5 Matching Annotations
  1. Oct 2015
    1. Taking on Corruption in Latin America

      This article discusses the difficulty in attacking corruption. It uses Guatemala and Brazil as examples of direct corruption through embezzlement and fraud schemes with Chile and Mexico where corruption is rooted in access to political knowledge and nepotism. In Chile and Mexico, the link is less direct and investigations cannot be traced as concretely as was the case in Brazil and Guatemala. This can make tackling corruption extremely difficult where these cases are more difficult to prove.

    1. The protection of seed is thus of the utmost importance for the indigenous peoples of Guatemala and across Mesoamerica. “We cannot live without our corn,” said Acetún of the indigenous municipality. “It makes up all of our lives. We consume it for our food, we sell it, it is us.”

      This is an article about Guatemalan indigenous population wining fight against Monsnto in 2014.

  2. Sep 2015
    1. This article discusses the role an American energy company played in Guatemala's newly uncovered corruption scandal and the legal consequences its employees could face due to their participation in bribery. " “It is safe to assume,” he says, “that US authorities would be conducting an investigation.” Should the US government press charges against this company to stand in solidarity with Guatemala?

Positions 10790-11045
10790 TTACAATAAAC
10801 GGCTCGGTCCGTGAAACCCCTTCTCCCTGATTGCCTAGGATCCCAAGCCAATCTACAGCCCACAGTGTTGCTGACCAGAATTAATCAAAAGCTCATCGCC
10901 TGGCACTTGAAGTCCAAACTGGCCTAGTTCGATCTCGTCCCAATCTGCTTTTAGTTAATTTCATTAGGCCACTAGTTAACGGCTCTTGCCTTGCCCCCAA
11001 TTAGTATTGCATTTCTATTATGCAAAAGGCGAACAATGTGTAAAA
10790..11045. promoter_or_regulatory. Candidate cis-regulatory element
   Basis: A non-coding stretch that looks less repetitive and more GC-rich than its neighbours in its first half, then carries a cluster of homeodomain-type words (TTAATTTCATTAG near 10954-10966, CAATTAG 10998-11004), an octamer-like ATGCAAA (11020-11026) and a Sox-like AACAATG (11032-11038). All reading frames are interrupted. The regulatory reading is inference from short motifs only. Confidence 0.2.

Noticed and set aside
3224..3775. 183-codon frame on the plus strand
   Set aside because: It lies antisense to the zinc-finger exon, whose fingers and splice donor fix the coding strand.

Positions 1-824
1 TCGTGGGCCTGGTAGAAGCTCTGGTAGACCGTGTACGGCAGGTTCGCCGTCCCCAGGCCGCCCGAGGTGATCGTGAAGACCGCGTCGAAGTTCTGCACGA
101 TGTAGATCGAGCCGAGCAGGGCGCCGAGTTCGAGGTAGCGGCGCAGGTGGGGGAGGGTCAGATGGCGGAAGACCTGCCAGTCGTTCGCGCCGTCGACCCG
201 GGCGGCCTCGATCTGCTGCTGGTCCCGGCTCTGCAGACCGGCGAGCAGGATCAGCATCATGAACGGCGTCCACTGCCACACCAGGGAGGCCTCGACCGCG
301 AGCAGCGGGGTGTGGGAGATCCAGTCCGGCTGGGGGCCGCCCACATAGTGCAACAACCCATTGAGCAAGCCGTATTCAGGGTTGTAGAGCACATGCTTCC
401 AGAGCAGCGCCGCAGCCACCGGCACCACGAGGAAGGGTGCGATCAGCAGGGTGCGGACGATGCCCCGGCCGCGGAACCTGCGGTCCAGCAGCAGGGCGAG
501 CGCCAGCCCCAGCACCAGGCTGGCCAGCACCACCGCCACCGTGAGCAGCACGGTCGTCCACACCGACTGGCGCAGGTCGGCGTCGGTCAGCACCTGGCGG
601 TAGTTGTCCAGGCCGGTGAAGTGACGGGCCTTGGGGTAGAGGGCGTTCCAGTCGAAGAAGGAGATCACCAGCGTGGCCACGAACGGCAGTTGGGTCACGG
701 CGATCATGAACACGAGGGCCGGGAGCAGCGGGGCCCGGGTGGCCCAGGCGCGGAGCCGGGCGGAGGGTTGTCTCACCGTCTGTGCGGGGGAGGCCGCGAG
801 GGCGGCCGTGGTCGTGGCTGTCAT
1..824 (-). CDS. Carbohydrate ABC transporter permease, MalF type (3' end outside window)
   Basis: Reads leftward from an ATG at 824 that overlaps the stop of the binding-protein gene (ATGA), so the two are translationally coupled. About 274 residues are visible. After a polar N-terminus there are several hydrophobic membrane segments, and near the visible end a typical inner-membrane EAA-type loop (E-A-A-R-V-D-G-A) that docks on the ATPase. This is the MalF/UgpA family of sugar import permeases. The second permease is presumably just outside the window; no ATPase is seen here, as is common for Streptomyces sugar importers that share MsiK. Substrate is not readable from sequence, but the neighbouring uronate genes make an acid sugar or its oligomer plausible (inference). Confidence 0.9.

1. Guatemala is in political crisis. So why are Mexicans envious?

      This article is very interesting in my opinion because it shows the waves Guatemala has made throughout Latin America. Yes, political corruption is a bad thing, but it is very interesting to see it as a mechanism of radical political change. Would Mexican's be questioning the political status quo if corruption in countries such as Guatemala wasn't as pronounced as it is? To me it almost seems like corruption more than conformity can do more in progressing/specializing country politics.

    1. Guatemala sets pace in corruption fight

      This article discusses former president Otto Perez Molina's resignation as president of Guatemala. It highlights the International Commission against Impunity in Guatemala's role (CICIG) in leading the investigation against Molina. As an organization that operates independently of the Guatemalan government, it shows how important and effective these organizations are through this separation. There has been a push for similar organizations to become established in countries such as Mexico and Honduras.